BERKELEY, Calif., March 30, 2017 — Berkeley Lab’s Shyh Wang Hall (Bldg. 59)—home to the Computing Sciences organization—is being commended for its environmental and energy-efficient design after earning a Gold LEED (Leadership in Energy and Environmental Design) certification from the U.S. Green Building Council (USBGC).
LEED is a prominent green building certification that rates a building’s sustainability aspects. It was implemented as a way to evaluate the environmental performance of a building and to encourage market transformation toward sustainable design. Points are awarded across a variety of categories, including use of renewable energy, water efficiency, innovation in design and more.
Beyond the basic LEED certification (40-49 points) are the Silver (50-59 points), Gold (60-79) and Platinum (80 points and above) levels. Wang Hall achieved a total of 69 points, scoring particularly well in Sustainable Sites, Water Efficiency, Indoor Environmental Quality and Innovation in Design.
“With this certification, the USGBC has recognized the unique and sustainable features of this beautiful, high performance computing facility,” said Berkeley Lab’s Sheree Swanson, the Shyh Wang Hall project director. “Energy efficiency and innovation in design were top priorities throughout the design and construction.” Examples of features that contributed to the Gold certification include innovative cooling that eliminated the need for conventional chillers and maximized the use of outside air, large hydro-modification tanks underneath the facility that mitigate storm water runoff impact and a low-emissivity roof to reduce radiant thermal energy, she noted.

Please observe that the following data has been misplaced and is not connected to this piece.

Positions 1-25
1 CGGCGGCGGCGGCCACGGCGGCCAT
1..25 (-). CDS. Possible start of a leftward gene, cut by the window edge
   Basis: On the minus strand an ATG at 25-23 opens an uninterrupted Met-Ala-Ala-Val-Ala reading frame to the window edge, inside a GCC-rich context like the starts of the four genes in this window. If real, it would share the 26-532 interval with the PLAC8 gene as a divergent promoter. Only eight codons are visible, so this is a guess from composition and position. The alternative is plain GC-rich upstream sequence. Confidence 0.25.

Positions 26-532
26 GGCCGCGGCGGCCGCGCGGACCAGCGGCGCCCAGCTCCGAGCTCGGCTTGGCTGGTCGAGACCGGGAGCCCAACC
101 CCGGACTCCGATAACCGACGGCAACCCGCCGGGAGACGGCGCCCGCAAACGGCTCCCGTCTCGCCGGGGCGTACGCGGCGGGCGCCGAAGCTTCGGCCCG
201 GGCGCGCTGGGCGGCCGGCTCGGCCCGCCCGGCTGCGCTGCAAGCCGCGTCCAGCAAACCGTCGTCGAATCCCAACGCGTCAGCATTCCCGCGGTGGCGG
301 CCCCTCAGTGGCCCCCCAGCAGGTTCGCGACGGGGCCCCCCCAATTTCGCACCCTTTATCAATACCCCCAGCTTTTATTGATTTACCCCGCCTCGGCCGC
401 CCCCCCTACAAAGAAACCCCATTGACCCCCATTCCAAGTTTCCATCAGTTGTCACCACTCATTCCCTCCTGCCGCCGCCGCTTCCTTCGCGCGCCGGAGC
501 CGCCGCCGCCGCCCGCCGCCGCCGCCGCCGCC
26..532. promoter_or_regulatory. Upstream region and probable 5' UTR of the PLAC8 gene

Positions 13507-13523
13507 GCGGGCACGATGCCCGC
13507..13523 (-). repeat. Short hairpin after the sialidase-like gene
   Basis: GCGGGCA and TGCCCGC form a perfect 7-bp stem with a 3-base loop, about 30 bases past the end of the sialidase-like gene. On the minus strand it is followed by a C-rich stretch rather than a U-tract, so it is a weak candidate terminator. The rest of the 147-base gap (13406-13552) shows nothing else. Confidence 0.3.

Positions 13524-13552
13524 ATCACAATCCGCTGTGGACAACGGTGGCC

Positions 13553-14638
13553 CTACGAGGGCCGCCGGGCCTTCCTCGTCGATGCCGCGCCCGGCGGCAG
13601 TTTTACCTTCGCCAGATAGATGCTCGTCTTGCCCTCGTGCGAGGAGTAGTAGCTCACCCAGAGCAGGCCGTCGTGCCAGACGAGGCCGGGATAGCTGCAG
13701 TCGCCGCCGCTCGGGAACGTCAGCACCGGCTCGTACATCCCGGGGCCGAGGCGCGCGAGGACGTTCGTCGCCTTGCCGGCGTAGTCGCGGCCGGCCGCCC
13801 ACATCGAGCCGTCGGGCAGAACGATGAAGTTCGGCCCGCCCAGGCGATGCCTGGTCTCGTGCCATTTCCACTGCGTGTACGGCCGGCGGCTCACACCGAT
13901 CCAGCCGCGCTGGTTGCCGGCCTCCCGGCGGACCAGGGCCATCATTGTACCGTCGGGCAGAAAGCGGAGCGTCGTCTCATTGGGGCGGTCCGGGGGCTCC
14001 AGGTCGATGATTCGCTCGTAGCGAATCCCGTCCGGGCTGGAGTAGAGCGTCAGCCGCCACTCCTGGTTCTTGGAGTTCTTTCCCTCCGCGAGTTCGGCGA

Wang Hall, which was officially unveiled in November 2015, is Berkeley Lab’s sixth building to earn LEED certification, including one LEED Platinum and four other LEED Gold certifications.
About Computing Sciences at Berkeley Lab
The Lawrence Berkeley National Laboratory (Berkeley Lab) Computing Sciences organization provides the computing and networking resources and expertise critical to advancing the Department of Energy’s research missions: developing new energy sources, improving energy efficiency, developing new materials and increasing our understanding of ourselves, our world and our universe.
ESnet, the Energy Sciences Network, provides the high-bandwidth, reliable connections that link scientists at 40 DOE research sites to each other and to experimental facilities and supercomputing centers around the country. The National Energy Research Scientific Computing Center (NERSC) powers the discoveries of 6,000 scientists at national laboratories and universities, including those at Berkeley Lab’s Computational Research Division (CRD). CRD conducts research and development in mathematical modeling and simulation, algorithm design, data storage, management and analysis, computer system architecture and high-performance software implementation. NERSC and ESnet are DOE Office of Science User Facilities.
Lawrence Berkeley National Laboratory addresses the world’s most urgent scientific challenges by advancing sustainable energy, protecting human health, creating new materials, and revealing the origin and fate of the universe. Founded in 1931, Berkeley Lab’s scientific expertise has been recognized with 13 Nobel prizes. The University of California manages Berkeley Lab for the DOE’s Office of Science.
DOE’s Office of Science is the single largest supporter of basic research in the physical sciences in the United States, and is working to address some of the most pressing challenges of our time. For more information, please visit science.energy.gov.